Review: Apple iPhone 4 (16GB/32GB)
Pros: The most museum-quality phone design yet from Apple, packing the most powerful iPhone hardware in history into the smallest and sleekest enclosure. Overall camera performance is outstanding, even by comparison with low-end dedicated still and video cameras, with configuration-free video calling an option over Wi-Fi. New 960x640 display equals past iPhones in brightness and off-angle viewability while surpassing them by a factor of four in detail, improving the smoothness of photos and fonts. Improved speaker performance across the board, and markedly better microphone performance in handset mode amidst ambient noise. Markedly faster data performance under some conditions. Reasonably priced given the technology inside.
Cons: Smudge, scratch, and shatter issues await users who avoid cases. Antenna reception is more noticeably reduced under some conditions than on prior iPhones, particularly impeding cellular performance in certain indoor environments. Despite improved screen, user interface is only modestly improved from iPhone 3GS. Lowest capacity version feels cramped given video recording capabilities and release of high-resolution apps. High-resolution video output to monitors is confusingly limited; video calling is presently incompatible with even Apple’s own iChat application. Data consumption due to higher-resolution screen is ill-suited to lowest-end limited data service plans. Sole U.S. cellular data provider AT&T continues to provide inconsistent and sometimes poor service. Updated: Click here for Verizon iPhone 4 details.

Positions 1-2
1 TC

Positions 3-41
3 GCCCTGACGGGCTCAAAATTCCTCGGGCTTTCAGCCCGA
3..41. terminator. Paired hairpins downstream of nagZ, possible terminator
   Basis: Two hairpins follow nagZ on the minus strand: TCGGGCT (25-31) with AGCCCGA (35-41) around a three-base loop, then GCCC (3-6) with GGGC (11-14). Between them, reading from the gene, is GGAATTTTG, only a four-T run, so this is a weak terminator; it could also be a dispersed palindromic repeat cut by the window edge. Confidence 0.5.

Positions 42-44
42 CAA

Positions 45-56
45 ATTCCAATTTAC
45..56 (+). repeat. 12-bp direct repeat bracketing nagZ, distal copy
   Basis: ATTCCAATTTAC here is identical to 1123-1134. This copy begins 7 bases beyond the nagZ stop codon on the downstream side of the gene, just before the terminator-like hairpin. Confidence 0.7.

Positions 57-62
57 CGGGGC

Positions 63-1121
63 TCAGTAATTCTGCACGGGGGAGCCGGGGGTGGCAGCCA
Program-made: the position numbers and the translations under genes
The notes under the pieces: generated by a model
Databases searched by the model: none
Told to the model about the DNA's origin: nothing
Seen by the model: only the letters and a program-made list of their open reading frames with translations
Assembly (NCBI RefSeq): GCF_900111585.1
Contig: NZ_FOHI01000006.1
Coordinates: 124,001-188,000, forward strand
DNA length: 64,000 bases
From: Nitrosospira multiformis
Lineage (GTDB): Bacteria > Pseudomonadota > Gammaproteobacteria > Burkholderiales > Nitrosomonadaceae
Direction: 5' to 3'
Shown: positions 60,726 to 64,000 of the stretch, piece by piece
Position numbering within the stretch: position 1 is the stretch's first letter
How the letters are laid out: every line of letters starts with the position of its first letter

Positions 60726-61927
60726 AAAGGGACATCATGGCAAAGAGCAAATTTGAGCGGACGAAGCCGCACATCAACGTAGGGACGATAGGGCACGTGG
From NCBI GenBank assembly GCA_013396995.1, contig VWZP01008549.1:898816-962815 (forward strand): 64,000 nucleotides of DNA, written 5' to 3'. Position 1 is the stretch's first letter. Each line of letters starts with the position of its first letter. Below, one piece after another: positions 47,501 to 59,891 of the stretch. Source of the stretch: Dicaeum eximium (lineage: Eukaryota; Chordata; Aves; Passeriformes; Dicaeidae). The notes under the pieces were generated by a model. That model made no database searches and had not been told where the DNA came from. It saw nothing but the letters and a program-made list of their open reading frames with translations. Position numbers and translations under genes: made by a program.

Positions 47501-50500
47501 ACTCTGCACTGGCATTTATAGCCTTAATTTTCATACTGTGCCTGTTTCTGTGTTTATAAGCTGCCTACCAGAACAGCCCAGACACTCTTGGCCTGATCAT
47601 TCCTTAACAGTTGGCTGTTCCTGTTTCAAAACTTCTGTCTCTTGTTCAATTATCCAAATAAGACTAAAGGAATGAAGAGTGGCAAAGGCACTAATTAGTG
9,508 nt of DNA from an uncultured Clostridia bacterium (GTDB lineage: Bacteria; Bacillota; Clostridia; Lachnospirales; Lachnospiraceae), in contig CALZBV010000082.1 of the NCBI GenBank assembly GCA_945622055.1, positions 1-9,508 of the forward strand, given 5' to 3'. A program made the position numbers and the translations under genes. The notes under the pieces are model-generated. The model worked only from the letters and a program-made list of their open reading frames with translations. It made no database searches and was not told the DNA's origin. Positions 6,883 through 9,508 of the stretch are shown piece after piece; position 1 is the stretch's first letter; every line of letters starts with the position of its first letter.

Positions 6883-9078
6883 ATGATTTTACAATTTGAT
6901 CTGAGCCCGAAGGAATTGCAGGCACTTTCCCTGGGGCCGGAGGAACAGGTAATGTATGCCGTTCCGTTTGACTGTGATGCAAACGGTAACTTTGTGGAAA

The heart of every iPhone is its Home Screen—a touch-based collection of rounded square application (“app”) icons, divided into a dock and a scrollable, desktop-like surface. You choose four of your most-used apps to go into the dock, and then scroll through pages of 16 additional non-dock icons. iPhone 4 includes Apple’s latest operating system, iOS 4, which arrives with 22 Apple-developed applications already installed, most appearing as individual icons on the first Home Screen. Four of these apps are in a folder, one is on the second Home Screen page, and the last is hidden from the Home Screen by default. The next three sections of this review discuss briefly how each of the installed applications works, and what’s changed on the software and hardware side for iPhone 4, starting first with the most heavily updated apps. Additional apps can be downloaded for free or at variable prices from Apple’s App Store, accessible either wirelessly from the iPhone or via a wired connection to iTunes on a Mac or PC.